The Agricultural Retailers Association is praising the EPA’s proposal to update the Worker Protection Standard pesticide regulation regarding Application Exclusion Zone requirements.
“These targeted revisions will reduce regulatory burdens, improve industry compliance, and ensure it is feasible for farm owners to implement without incurring a significant adverse economic impact,” said ARA President and CEO Daren Coppock. “The initial AEZ regulations were impractical and would have severely disrupted normal agricultural pesticide applications.”
“EPA’s proposal would enhance the agency’s Application Exclusion Zone provisions by making them more effective and easier to implement,” said EPA Administrator Andrew Wheeler. “In listening to input from stakeholders, our proposal will make targeted updates, maintaining safety requirements to protect the health of those in farm country, while providing greater flexibility for farmers.”
Specifically, EPA is proposing to:
- Modify the AEZ so it is applicable and enforceable only on a farm owner’s property, where a farm owner can lawfully exercise control over employees and bystanders who could fall within the AEZ. Off-farm bystanders would still be protected from pesticide applications thanks to the existing “do not contact” requirement that prohibits use in a manner that would contact unprotected individuals.
- Exempt immediate family members of farm owners from all aspects of the AEZ requirement. This will allow farm owners and their immediate family members to decide whether to stay in their homes or other enclosed structures on their property during certain pesticide applications, rather than compelling them to leave even when they feel safe remaining.
- Add clarifying language that pesticide applications that are suspended due to individuals entering an AEZ may be resumed after those individuals have left the AEZ.
- Simplify the criteria for deciding whether pesticide applications are subject to the 25- or 100-foot AEZ.
EPA will be accepting public comments on the proposed updates for 90 days after the proposal is published in the Federal Register.
Find additional information at www.epa.gov/pesticide-worker-safety/agricultural-worker-protection-standard-wps
“NASDA appreciates the EPA’s continued steps to prioritize worker safety. Additional and improved guidelines for implementing pesticide safety standards are always welcomed, as NASDA members hold highly the responsibility of protecting our nation’s agricultural workforce,” said National Association of State Departments of Agriculture CEO Dr. Barb Glenn.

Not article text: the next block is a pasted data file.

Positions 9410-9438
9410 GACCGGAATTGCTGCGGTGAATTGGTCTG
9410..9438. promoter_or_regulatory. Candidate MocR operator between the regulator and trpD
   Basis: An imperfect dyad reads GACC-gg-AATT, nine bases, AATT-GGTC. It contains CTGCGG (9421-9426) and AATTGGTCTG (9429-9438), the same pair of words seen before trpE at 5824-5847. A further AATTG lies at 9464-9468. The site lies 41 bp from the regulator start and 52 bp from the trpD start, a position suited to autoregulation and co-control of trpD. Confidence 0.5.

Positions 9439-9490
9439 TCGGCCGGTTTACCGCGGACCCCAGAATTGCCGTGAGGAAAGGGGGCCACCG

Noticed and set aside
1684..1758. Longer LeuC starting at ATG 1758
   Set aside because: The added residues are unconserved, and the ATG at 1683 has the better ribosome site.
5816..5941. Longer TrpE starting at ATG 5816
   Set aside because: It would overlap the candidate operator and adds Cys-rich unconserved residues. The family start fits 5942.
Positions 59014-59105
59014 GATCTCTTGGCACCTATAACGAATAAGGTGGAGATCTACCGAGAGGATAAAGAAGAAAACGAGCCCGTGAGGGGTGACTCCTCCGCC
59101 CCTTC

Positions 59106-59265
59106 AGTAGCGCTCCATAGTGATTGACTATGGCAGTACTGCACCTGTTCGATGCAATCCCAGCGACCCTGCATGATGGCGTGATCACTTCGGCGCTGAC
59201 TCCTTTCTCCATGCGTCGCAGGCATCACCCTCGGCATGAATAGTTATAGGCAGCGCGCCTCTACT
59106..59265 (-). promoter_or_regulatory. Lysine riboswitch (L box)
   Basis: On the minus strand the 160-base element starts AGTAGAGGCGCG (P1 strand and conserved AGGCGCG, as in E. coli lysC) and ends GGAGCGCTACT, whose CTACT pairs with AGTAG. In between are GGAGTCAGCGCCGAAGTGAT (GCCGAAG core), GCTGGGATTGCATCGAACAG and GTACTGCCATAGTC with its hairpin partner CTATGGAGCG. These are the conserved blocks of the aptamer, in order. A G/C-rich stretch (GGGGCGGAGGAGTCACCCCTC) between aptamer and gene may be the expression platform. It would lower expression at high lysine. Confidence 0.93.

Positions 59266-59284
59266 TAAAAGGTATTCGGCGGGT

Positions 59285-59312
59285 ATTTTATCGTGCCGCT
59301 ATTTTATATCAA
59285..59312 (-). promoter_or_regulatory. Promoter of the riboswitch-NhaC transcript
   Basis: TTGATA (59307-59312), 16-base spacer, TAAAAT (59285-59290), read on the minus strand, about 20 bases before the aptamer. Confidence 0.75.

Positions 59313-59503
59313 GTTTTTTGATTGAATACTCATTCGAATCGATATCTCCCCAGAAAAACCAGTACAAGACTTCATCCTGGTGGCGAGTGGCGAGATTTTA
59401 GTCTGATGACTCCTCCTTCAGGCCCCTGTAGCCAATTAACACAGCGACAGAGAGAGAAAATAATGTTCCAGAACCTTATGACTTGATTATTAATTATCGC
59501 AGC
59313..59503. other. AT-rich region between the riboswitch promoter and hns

“The American Farm Bureau Federation welcomes EPA’s effort to refine and improve the application exclusion zone requirement. It’s part of the worker protection standards rule, which was recently revised in a way that has proved challenging for many farmers," said American Farm Bureau Federation President Zippy Duvall. "Every effort to make the rule more sensible and practical for farmers while safeguarding workers is important. EPA’s step today to assure that only those areas under a farmer’s control are enforceable is a common-sense clarification, among others designed to reflect on-the-ground farming practices.”
The original WPS regulation was enacted in 1992 under EPA’s Federal Insecticide, Fungicide, and Rodenticide Act authorities to protect farm workers from pesticide exposures in production agriculture. The WPS requires owners and employers on agricultural establishments and commercial pesticide-handling establishments to protect employees on farms, forests, nurseries and greenhouses from occupational exposure to agricultural pesticides.
In 2015, EPA finalized various significant revisions to the 1992 WPS. Among the 2015 revisions was a new provision requiring agricultural employers to keep non-applicator workers and all other individuals out of an area called the “application exclusion zone” during outdoor pesticide applications. The AEZ is the area surrounding pesticide application equipment that exists only during outdoor production pesticide applications. The AEZ will remain 25-feet in all directions for ground pesticide applications, and 100-feet in all directions for outdoor aerial, air blast, air-propelled, fumigant, smoke, mist and fog pesticide applications.
The initial intent of the AEZ was for it to act as an extra buffer zone supplementing existing WPS provisions for farm workers to better protect them and other on-farm persons that could be contacted by pesticides.